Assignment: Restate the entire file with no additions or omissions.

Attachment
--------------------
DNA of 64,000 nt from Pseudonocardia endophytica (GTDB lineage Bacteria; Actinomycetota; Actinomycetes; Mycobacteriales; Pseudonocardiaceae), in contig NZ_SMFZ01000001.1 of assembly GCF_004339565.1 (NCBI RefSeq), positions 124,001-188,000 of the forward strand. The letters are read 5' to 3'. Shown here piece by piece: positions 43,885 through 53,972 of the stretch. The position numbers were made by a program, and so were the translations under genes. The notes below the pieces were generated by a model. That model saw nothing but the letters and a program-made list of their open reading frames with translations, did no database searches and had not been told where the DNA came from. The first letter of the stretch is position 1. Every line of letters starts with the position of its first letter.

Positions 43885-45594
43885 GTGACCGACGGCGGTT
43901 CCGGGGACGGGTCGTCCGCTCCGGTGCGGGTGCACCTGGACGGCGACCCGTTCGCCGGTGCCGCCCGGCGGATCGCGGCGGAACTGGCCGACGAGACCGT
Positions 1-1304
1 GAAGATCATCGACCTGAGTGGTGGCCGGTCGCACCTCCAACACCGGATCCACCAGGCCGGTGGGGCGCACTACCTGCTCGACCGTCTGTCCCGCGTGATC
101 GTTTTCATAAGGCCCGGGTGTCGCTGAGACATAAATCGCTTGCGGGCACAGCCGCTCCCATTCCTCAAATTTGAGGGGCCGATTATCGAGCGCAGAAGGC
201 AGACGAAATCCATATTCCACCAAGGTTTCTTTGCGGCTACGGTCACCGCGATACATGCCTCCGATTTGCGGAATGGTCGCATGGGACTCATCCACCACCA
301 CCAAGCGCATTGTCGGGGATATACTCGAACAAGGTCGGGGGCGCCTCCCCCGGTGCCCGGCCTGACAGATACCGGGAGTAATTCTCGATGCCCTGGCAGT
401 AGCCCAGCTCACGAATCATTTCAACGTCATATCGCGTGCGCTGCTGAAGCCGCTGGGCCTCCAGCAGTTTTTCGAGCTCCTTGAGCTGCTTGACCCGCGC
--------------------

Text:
DNA of 64,000 nt from Pseudonocardia endophytica (GTDB lineage Bacteria; Actinomycetota; Actinomycetes; Mycobacteriales; Pseudonocardiaceae), in contig NZ_SMFZ01000001.1 of assembly GCF_004339565.1 (NCBI RefSeq), positions 124,001-188,000 of the forward strand. The letters are read 5' to 3'. Shown here piece by piece: positions 43,885 through 53,972 of the stretch. The position numbers were made by a program, and so were the translations under genes. The notes below the pieces were generated by a model. That model saw nothing but the letters and a program-made list of their open reading frames with translations, did no database searches and had not been told where the DNA came from. The first letter of the stretch is position 1. Every line of letters starts with the position of its first letter.

Positions 43885-45594
43885 GTGACCGACGGCGGTT
43901 CCGGGGACGGGTCGTCCGCTCCGGTGCGGGTGCACCTGGACGGCGACCCGTTCGCCGGTGCCGCCCGGCGGATCGCGGCGGAACTGGCCGACGAGACCGT
Positions 1-1304
1 GAAGATCATCGACCTGAGTGGTGGCCGGTCGCACCTCCAACACCGGATCCACCAGGCCGGTGGGGCGCACTACCTGCTCGACCGTCTGTCCCGCGTGATC
101 GTTTTCATAAGGCCCGGGTGTCGCTGAGACATAAATCGCTTGCGGGCACAGCCGCTCCCATTCCTCAAATTTGAGGGGCCGATTATCGAGCGCAGAAGGC
201 AGACGAAATCCATATTCCACCAAGGTTTCTTTGCGGCTACGGTCACCGCGATACATGCCTCCGATTTGCGGAATGGTCGCATGGGACTCATCCACCACCA
301 CCAAGCGCATTGTCGGGGATATACTCGAACAAGGTCGGGGGCGCCTCCCCCGGTGCCCGGCCTGACAGATACCGGGAGTAATTCTCGATGCCCTGGCAGT
401 AGCCCAGCTCACGAATCATTTCAACGTCATATCGCGTGCGCTGCTGAAGCCGCTGGGCCTCCAGCAGTTTTTCGAGCTCCTTGAGCTGCTTGACCCGCGC